Welcome back to another lesson from NavigationTrading!
In this lesson, we'll be going over Butterfly Spreads.
Why do we trade Butterflies?
- Defined Risk - We are able to define exactly the amount of money that we want to risk on the trade, before we even enter.
- IRA Eligible - You can trade a Butterfly in an IRA account, or in a margin account.
- Delta Neutral - We do not have to make a directional assumption on the underlying stock, or ETF, before we put the trade on. We like to enter them as delta neutral trades.
- Positive Theta - This means, as the options decay, as they get closer to expiration, we collect that positive theta, which is putting money into our account.
Choose Your Trading Vehicle
The first thing that we’re going to do is choose a liquid underlying. Only use trading vehicles on the NavigationTrading Watch List. If you don't have a copy of our watch list, go to navigationtrading.com/free-member, enter your email address and we'll send you that watch list for free.
You want to make sure that you're in a vehicle that has a lot of volume. This allows you to get in and out of the trade very easily.
Also, be sure the options have tight bid/ask spreads, so it's not eating up your profits.
Our preference at NavigationTrading is to look for opportunities to trade an index, or an ETF first, and then I look at stocks second.
Choose a Vehicle with High Implied Volatility
You want to choose a vehicle with high implied volatility, if possible. When we go to the platform, you'll see that we are in a very low implied volatility environment right now, so there's not a lot to choose from, as far as high implied volatility options. However, if at all possible, you want to start with high implied volatility.
The way that we measure implied volatility, is by looking at the implied volatility rank, and the implied volatility percentile. We want to make these trades, if at all possible, when the I.V. rank or I.V. percentile is over 50.
Setting Up the Trade
When you begin to set up your trade, you’ll need to choose your timeframe.
How many days to expiration do you want your options to be, to enter the Butterfly trade?
Forty-five days to expiration is optimal. Anywhere between 30-60 days left to expiration is a great time to be entering these trades.
Choose Your Strikes
A Butterfly is made up of two Short Calls at-the-money. Long calls should be at or near the expected move. I’ll explain that more when we get to the Platform.
As a tip, you can set up a Butterfly Spread with all Puts or all Calls. We like to start with Calls. As long as you're consistent when you set them up, that's all that really matters.
Let's go to the thinkorswim platform and take a look. The vehicle that we'll look at today is SPX.
As you can see from the indicator below the chart, volatility is very low. We’re using the NavigationTrading Implied Volatility Indicator, which shows the I.V. rank in green, and the I.V. percentile in yellow. We really like to see at least one of those above 50, when we enter this type of trade. There's really not a symbol out there, at the time of this tutorial, that has a high implied volatility.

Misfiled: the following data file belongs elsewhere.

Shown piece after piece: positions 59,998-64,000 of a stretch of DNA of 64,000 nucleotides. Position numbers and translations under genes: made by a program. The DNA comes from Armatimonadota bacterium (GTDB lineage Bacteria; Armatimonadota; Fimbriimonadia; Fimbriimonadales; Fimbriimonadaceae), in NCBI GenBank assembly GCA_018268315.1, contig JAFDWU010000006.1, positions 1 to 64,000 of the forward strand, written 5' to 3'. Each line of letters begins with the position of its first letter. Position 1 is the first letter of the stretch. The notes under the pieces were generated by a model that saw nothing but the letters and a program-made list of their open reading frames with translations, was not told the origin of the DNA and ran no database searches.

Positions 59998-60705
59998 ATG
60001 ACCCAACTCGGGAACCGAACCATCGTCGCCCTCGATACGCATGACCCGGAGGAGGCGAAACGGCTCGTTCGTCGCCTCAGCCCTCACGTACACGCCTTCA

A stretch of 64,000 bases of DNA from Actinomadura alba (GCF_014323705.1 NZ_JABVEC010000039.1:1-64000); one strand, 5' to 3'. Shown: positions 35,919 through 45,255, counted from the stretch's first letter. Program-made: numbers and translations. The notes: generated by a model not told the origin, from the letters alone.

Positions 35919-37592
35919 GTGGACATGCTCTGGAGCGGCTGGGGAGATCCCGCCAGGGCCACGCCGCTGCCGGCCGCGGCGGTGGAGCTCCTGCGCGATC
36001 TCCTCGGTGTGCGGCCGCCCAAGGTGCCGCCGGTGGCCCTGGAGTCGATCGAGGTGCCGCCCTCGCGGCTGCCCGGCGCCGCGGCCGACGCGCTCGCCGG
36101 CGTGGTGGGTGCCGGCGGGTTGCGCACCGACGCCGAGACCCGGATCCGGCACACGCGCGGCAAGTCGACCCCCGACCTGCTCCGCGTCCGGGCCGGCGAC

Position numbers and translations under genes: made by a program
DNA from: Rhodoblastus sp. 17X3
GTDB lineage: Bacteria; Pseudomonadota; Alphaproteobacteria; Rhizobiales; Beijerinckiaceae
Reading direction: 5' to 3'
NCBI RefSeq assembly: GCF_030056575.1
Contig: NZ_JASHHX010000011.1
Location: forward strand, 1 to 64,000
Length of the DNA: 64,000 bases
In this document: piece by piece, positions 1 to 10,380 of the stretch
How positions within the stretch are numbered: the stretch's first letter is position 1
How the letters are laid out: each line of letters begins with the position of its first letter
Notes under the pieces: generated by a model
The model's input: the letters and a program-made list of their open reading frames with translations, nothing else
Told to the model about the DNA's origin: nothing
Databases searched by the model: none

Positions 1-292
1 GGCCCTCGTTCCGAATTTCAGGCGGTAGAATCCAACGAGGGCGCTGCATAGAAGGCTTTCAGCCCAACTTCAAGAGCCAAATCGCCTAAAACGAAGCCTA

Let’s go to the Trade tab on thinkorswim. Remember, we want to be between 30-60 days left to expiration. We stay away from the weeklies, opting for the monthly option cycles. You’ll see in parenthesis, the option cycle we’ve indicated below is 48 days away from expiration. That's pretty much perfect. It’s close to that 45-day mark that we like to see.
When you open your option chain, you’ll want to go to the Call side on the right, and go to the at-the-money Calls. The S&P 500 is trading at 2172. We can either choose the 2170 or 2175. It doesn't really matter. I'm going to go with the 2170. Just right-click, select “BUY”, and then select “Butterfly”.
That will populate our order.
By default, the platform will populate to the closest strikes. That's a very narrow Butterfly. We don't want to use those strikes. We want to base our long strikes around the expected move for the 48-day timeframe. To do that, you’d look at the top right, in parenthesis, there’s the number 84.4. We would round that to 85.
You can see, in the Order Entry area, the Call on top is a lower strike. We want to go about 85 points lower, than where our short strikes are, which are dictated by the negative numbers. There is always going to be two Short Calls, and then a Long Call on each side of it. The top one will be the lower strike. Let's count 85 down from 2170. That'd be the 2085.
Then, we want to go 85 points above or higher than 2170. That'd be the 2255. We’d update that strike as well.
Again, we want our short strikes, the two in the middle, to be right at-the-money. We want the Call above and the Call below the short strikes to be whatever the expected move is.
Analyzing the Trade
Just right-click on the order, and select “Analyze trade” to see a visual representation of our Butterfly.
If you look at the little black box in the bottom left corner of the graph, while I hover my mouse, the max risk that we have, on this trade is $3,445.
If the market crashed, that's the most we could lose. If the market exploded to the upside, that's still the most that we can lose. We want price to stay within a specific range, and take the trade off at a percentage of max profit. That's how we profit from a Butterfly.
I hope this lesson has been helpful!
If you want to learn the step-by-step details of how to trade each of the strategies we teach at NavigationTrading, check out our 14-day Pro Membership Trial for just $1. You’ll get instant access to our VIP course training, including our Trading Butterfly Spreads for Income course.
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We hope to see on the inside.
-The NavigationTrading Team